Thanks for reporting on the disparate levels of enforcement of marijuana laws across the country [“Entrenched in the war on weed,’’ front page, June 22]. Police call marijuana a gateway to hard drugs, implying that their tough enforcement of prohibition prevents problems with harder drugs down the line. Research does not support this idea.

The vast majority of marijuana users have never even seen heroin or crack cocaine. A small subset of people develop problems with hard drugs, usually as a result of life stressors and a genetic predisposition to these troubles. Some of them use marijuana before they use hard drugs; many do not.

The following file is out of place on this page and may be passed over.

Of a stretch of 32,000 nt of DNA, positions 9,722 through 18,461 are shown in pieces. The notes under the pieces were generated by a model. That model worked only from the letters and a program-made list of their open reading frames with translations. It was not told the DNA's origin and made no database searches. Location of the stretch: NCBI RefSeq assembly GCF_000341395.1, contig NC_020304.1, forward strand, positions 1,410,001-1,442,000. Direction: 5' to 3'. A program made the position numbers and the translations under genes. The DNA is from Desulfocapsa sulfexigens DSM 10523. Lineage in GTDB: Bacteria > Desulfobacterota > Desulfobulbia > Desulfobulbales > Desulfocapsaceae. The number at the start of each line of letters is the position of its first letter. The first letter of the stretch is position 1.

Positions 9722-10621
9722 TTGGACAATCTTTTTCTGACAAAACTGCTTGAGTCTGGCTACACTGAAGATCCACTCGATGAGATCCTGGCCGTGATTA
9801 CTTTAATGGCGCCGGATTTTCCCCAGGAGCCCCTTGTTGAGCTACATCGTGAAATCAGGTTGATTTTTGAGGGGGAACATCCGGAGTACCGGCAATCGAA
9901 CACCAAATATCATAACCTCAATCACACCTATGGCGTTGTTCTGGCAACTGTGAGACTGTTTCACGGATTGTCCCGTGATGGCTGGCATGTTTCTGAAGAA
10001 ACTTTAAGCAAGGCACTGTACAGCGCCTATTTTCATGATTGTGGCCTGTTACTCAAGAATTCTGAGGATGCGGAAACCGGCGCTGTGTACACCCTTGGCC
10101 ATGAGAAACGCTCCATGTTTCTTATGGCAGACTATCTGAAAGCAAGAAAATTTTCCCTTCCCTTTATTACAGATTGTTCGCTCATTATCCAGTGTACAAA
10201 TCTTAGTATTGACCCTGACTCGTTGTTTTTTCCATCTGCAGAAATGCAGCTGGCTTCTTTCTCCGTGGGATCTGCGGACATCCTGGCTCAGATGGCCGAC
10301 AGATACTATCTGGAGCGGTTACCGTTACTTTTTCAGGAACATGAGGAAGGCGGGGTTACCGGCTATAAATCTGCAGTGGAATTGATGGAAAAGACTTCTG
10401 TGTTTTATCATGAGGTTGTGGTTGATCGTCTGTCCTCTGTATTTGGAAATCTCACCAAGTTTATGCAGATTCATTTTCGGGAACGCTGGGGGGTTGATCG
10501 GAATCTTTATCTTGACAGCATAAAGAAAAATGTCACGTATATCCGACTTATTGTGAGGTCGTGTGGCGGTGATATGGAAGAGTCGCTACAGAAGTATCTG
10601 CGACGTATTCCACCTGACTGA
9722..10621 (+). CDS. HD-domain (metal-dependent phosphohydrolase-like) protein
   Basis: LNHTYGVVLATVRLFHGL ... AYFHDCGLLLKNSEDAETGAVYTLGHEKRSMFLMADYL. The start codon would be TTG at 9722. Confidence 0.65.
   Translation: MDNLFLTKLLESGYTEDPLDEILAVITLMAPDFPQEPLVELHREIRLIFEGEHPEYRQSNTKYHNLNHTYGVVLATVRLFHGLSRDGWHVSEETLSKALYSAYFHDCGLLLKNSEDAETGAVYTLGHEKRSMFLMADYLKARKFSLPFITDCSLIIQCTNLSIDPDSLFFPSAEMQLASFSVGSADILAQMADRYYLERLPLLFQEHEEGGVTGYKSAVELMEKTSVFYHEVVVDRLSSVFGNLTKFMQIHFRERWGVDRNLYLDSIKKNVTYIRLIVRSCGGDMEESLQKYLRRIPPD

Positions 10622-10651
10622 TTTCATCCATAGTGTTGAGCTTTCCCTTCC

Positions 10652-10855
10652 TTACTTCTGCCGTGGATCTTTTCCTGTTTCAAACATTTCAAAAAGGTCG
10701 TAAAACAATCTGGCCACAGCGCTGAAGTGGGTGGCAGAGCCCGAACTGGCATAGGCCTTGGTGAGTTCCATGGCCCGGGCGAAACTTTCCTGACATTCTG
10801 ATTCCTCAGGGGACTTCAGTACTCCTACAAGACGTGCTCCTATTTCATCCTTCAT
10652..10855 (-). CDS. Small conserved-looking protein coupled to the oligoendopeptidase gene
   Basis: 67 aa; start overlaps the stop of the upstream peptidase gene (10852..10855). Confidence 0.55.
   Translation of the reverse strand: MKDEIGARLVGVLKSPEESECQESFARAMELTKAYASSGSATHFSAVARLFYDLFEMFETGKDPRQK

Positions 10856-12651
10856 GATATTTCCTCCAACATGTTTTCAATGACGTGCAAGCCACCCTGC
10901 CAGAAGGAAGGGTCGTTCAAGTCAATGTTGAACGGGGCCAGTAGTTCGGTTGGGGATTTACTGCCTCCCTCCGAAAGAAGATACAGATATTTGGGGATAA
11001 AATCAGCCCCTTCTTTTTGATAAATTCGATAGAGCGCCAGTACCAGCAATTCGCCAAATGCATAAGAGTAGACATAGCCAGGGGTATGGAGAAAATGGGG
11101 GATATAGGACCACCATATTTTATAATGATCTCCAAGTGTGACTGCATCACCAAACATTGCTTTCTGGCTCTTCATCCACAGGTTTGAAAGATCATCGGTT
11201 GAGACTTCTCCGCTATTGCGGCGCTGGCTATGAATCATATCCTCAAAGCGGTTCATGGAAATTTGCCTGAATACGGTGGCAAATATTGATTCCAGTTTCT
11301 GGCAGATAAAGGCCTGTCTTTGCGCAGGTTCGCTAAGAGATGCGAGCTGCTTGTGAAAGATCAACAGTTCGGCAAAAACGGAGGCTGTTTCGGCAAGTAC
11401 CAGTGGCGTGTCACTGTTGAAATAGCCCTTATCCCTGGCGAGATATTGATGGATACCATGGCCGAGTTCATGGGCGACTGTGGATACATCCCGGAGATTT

Enforcing harsh penalties against marijuana users does not prevent problems with hard drugs; it simply wastes the time of law enforcement officers, clogs our court systems and drains tax dollars that could be spent on proven prevention programs.

Mitch Earleywine, Albany, N.Y.

The writer is chair of the executive board of NORML, which aims to reform marijuana laws.